Response-Order Effects in Survey Methods: A Randomized Controlled Crossover Study in the Context of Sport Injury Prevention

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Derwin K.C. Chan University of Hong Kong
Curtin University

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Andreas Ivarsson Halmstad University

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Andreas Stenling Umeå University

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Sophie X. Yang Curtin University
Sichuan University

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Nikos L.D. Chatzisarantis Curtin University

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Martin S. Hagger Curtin University

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Consistency tendency is characterized by the propensity for participants responding to subsequent items in a survey consistent with their responses to previous items. This method effect might contaminate the results of sport psychology surveys using cross-sectional design. We present a randomized controlled crossover study examining the effect of consistency tendency on the motivational pathway (i.e., autonomy support → autonomous motivation → intention) of self-determination theory in the context of sport injury prevention. Athletes from Sweden (N = 341) responded to the survey printed in either low interitem distance (IID; consistency tendency likely) or high IID (consistency tendency suppressed) on two separate occasions, with a one-week interim period. Participants were randomly allocated into two groups, and they received the survey of different IID at each occasion. Bayesian structural equation modeling showed that low IID condition had stronger parameter estimates than high IID condition, but the differences were not statistically significant.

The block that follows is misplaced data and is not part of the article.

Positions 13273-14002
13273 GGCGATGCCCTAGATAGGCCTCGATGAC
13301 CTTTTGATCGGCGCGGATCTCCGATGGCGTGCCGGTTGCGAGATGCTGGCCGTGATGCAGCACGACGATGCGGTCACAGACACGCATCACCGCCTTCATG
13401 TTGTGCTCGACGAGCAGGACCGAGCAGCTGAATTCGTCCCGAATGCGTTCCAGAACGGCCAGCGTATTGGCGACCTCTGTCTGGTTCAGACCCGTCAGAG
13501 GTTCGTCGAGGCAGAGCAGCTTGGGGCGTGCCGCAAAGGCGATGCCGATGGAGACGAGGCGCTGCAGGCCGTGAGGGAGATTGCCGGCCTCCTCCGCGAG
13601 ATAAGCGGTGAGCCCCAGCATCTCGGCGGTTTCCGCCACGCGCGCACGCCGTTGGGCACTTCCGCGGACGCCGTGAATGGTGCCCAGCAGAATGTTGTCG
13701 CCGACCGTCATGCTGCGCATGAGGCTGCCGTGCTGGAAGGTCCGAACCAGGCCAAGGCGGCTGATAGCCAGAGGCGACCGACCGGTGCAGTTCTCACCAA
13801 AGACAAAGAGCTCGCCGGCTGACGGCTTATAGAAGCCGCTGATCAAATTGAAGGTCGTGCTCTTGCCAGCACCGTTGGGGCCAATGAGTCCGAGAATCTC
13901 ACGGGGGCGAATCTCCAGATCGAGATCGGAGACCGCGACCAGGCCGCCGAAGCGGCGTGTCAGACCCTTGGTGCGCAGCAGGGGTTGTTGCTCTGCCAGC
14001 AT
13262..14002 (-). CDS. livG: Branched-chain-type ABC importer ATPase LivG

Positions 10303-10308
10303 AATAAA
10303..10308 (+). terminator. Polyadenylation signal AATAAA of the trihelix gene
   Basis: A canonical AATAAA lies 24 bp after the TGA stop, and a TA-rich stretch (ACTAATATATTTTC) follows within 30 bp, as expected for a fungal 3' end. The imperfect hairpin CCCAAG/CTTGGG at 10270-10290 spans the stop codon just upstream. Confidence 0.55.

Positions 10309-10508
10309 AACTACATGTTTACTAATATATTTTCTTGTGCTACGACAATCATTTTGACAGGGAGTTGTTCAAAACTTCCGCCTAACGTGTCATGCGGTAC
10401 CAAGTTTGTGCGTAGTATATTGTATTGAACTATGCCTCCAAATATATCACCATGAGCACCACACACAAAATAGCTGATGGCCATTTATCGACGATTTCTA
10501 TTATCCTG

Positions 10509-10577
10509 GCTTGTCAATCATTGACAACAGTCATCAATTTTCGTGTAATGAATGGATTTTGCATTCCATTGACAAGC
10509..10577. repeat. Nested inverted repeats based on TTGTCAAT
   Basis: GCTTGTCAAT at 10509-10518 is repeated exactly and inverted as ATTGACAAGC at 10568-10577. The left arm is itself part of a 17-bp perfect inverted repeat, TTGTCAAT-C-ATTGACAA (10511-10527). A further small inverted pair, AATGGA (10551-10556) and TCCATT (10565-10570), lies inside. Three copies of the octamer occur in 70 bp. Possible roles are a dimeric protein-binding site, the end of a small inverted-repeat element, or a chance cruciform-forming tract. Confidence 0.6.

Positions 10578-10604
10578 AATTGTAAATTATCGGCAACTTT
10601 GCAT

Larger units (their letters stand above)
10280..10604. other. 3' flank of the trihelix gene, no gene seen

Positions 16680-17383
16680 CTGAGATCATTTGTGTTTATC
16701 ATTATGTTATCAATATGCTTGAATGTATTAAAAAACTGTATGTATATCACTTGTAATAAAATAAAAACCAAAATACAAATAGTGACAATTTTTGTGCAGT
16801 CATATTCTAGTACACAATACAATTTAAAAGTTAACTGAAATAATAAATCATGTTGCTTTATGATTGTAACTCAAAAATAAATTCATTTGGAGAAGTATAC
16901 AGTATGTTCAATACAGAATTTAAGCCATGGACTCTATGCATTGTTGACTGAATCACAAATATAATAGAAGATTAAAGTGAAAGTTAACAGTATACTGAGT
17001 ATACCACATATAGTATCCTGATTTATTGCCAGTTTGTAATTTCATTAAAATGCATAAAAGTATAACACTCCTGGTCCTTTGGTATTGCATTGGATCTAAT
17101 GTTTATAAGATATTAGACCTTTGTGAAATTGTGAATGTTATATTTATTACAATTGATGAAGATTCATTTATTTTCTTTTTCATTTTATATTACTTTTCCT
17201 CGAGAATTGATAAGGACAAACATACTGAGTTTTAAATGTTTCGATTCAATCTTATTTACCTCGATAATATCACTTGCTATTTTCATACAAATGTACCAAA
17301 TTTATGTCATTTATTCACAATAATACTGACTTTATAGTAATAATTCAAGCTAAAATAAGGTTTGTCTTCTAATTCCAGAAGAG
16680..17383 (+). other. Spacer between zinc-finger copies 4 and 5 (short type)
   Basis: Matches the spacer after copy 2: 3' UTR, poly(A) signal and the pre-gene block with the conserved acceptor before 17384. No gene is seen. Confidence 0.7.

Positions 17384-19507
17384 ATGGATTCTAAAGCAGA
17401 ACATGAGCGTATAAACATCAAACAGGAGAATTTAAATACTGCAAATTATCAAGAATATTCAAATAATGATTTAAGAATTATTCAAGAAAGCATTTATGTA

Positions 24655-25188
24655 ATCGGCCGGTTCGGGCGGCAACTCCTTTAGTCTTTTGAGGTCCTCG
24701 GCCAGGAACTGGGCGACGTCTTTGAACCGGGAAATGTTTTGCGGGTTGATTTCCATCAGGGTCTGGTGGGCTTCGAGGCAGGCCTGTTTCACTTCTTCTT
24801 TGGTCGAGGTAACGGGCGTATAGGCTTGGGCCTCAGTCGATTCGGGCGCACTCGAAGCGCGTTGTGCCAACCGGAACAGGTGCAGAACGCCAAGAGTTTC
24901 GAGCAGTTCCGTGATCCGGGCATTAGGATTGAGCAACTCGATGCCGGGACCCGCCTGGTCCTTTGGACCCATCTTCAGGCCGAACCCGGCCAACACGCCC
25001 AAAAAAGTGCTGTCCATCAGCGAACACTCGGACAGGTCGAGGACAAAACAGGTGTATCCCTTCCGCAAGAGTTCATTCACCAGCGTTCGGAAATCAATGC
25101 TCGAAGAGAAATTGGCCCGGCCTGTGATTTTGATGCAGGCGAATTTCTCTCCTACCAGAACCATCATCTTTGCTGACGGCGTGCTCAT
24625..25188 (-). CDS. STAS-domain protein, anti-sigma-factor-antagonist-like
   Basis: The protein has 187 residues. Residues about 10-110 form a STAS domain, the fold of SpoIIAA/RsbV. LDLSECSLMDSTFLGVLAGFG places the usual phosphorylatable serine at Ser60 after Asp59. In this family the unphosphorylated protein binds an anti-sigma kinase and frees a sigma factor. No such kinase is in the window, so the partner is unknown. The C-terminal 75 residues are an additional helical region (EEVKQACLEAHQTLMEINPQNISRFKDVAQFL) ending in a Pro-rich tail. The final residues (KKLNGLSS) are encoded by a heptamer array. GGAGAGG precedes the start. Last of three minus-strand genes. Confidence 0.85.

Derwin K.C. Chan is with Curtin University, Australia, and with the Institute of Human Performance, University of Hong Kong, Pokfulam, Hong Kong. Andreas Ivarsson is with the Centre for Research on Welfare, Health and Sport, Halmstad University, Halmstad, Sweden. Andreas Stenling is with the Department of Psychology, Umeå University, Umeå, Sweden. Sophie Xin Yang is with Curtin University, Perth, WA, Australia, and with the Business School, Sichuan University, Chengdu, Sichuan, China. Nikos L.D. Chatzisarantis is with the Psychology Department, Bentley Campus, Perth, WA, Australia. Martin S. Hagger is the School of Psychology and Speech Pathology, Curtin University, Perth, WA, Australia.

Address author correspondence to Derwin K.C. Chan at derwin.chan@hku.hk.
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